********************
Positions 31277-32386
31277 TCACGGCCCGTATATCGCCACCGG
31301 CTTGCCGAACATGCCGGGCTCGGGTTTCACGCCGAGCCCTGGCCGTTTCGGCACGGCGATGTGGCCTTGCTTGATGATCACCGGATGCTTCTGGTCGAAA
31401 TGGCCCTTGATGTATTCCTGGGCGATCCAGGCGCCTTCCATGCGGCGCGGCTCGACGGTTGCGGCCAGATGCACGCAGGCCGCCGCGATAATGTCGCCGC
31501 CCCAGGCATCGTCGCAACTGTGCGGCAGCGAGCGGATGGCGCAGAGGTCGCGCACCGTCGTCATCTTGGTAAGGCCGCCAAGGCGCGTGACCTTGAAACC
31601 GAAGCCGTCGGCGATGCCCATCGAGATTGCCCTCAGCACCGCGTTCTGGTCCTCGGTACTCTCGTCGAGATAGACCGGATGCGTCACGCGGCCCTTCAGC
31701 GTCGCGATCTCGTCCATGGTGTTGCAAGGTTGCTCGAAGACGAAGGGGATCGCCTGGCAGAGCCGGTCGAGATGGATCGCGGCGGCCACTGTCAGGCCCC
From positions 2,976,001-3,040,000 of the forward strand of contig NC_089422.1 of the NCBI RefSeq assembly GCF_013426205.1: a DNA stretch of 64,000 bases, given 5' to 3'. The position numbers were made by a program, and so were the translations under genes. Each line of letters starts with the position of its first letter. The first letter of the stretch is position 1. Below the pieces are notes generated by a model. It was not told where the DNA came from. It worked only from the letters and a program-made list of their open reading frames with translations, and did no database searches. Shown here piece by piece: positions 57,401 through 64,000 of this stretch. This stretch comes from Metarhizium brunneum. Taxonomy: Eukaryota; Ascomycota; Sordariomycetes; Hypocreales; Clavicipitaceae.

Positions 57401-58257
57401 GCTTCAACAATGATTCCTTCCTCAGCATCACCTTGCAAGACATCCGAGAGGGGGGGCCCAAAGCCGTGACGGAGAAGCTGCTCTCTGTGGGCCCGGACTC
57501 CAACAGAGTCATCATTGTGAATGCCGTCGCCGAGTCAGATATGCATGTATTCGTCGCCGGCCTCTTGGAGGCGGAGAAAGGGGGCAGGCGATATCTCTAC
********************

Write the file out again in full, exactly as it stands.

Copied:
Positions 31277-32386
31277 TCACGGCCCGTATATCGCCACCGG
31301 CTTGCCGAACATGCCGGGCTCGGGTTTCACGCCGAGCCCTGGCCGTTTCGGCACGGCGATGTGGCCTTGCTTGATGATCACCGGATGCTTCTGGTCGAAA
31401 TGGCCCTTGATGTATTCCTGGGCGATCCAGGCGCCTTCCATGCGGCGCGGCTCGACGGTTGCGGCCAGATGCACGCAGGCCGCCGCGATAATGTCGCCGC
31501 CCCAGGCATCGTCGCAACTGTGCGGCAGCGAGCGGATGGCGCAGAGGTCGCGCACCGTCGTCATCTTGGTAAGGCCGCCAAGGCGCGTGACCTTGAAACC
31601 GAAGCCGTCGGCGATGCCCATCGAGATTGCCCTCAGCACCGCGTTCTGGTCCTCGGTACTCTCGTCGAGATAGACCGGATGCGTCACGCGGCCCTTCAGC
31701 GTCGCGATCTCGTCCATGGTGTTGCAAGGTTGCTCGAAGACGAAGGGGATCGCCTGGCAGAGCCGGTCGAGATGGATCGCGGCGGCCACTGTCAGGCCCC
From positions 2,976,001-3,040,000 of the forward strand of contig NC_089422.1 of the NCBI RefSeq assembly GCF_013426205.1: a DNA stretch of 64,000 bases, given 5' to 3'. The position numbers were made by a program, and so were the translations under genes. Each line of letters starts with the position of its first letter. The first letter of the stretch is position 1. Below the pieces are notes generated by a model. It was not told where the DNA came from. It worked only from the letters and a program-made list of their open reading frames with translations, and did no database searches. Shown here piece by piece: positions 57,401 through 64,000 of this stretch. This stretch comes from Metarhizium brunneum. Taxonomy: Eukaryota; Ascomycota; Sordariomycetes; Hypocreales; Clavicipitaceae.

Positions 57401-58257
57401 GCTTCAACAATGATTCCTTCCTCAGCATCACCTTGCAAGACATCCGAGAGGGGGGGCCCAAAGCCGTGACGGAGAAGCTGCTCTCTGTGGGCCCGGACTC
57501 CAACAGAGTCATCATTGTGAATGCCGTCGCCGAGTCAGATATGCATGTATTCGTCGCCGGCCTCTTGGAGGCGGAGAAAGGGGGCAGGCGATATCTCTAC